Cybersecurity bill would give president, DHS too much power, critics say
Fears about overreaching authority fuel worries
The president already has adequate measures available to respond to cyber emergencies and doesn’t need the additional tools that legislation now under consideration in the Senate would provide, according to Philip Reitinger, deputy undersecretary of the National Protection and Programs Directorate at the Homeland Security Department.
Reitinger, testifying June 16 before the Senate Homeland Security and Governmental Affairs Committee, said DHS is still reviewing the legislation and has no official position, according to a report on NextGov.com. However, he questioned its powers for the president.
“Laws already address presidential emergency authorities and Congress and the administration should work together to identify any needed adjustments, as opposed to developing overlapping legislation,” he said, as quoted at NextGov.
Sens. Joe Lieberman (I-Conn.), Susan Collins (R-Maine) and Thomas Carper (D-Del.) introduced the legislation last week, and it has gained significant support in the Senate. Named the 2010 Protecting Cyberspace as a National Asset Act (S.3480), the measure would grant the president the power to declare a national cyber emergency and issue emergency measures in the presence of a credible threat to the nation’s infrastructure.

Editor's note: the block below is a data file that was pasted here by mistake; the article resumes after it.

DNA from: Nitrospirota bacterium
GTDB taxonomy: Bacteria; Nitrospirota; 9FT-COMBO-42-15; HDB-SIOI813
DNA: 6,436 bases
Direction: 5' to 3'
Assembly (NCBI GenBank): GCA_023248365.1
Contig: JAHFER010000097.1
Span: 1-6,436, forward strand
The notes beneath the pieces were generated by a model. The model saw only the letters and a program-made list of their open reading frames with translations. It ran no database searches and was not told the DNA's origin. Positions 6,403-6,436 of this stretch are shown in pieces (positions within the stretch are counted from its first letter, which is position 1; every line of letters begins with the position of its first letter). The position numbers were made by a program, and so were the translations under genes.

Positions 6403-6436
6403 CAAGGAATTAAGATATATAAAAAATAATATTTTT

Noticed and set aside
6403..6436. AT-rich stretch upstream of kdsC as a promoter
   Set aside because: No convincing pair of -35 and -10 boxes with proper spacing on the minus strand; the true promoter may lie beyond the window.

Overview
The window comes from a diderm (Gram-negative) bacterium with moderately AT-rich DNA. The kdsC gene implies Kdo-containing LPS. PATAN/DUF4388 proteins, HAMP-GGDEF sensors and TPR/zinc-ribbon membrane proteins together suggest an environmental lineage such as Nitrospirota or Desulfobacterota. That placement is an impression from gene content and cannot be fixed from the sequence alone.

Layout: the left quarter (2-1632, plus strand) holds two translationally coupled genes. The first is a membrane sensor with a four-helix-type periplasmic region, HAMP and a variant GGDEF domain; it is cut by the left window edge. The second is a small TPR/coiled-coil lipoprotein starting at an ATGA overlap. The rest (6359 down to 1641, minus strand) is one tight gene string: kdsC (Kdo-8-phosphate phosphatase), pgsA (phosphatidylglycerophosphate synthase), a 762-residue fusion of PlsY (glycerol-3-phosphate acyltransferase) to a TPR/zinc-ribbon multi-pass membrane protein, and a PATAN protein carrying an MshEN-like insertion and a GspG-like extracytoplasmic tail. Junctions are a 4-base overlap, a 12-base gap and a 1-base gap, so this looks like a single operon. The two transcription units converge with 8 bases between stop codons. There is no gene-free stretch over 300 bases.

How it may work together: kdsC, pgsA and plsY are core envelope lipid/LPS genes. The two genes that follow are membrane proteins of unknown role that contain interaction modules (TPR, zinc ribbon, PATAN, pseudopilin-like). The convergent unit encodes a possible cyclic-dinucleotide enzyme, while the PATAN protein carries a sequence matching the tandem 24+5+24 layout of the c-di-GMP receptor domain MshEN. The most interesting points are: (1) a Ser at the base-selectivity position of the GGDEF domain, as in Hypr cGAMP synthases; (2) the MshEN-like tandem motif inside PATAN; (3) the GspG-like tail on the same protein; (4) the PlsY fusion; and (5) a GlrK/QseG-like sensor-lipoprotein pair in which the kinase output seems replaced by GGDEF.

Reitinger contended that the 1934 Communications Act already grants the president the needed authority to deal with a cyber emergency. However, Collins said the anachronistic law doesn't deal adequately with Internet concerns, even though Congress amended it in 1996 in an attempt to do so.
Phil Bond, president of the industry group TechAmerica, in an article in The Hill, expressed concern about the legislation.
“If the bill passes in its current form, it will turn the Department of Homeland Security into a significant regulatory agency,” Bond said in that article. “Regulations like these could seriously undermine the very innovation we need to stay ahead of the bad actors and prosper as a nation.”
Connect with the FCW staff on Twitter @FCWnow.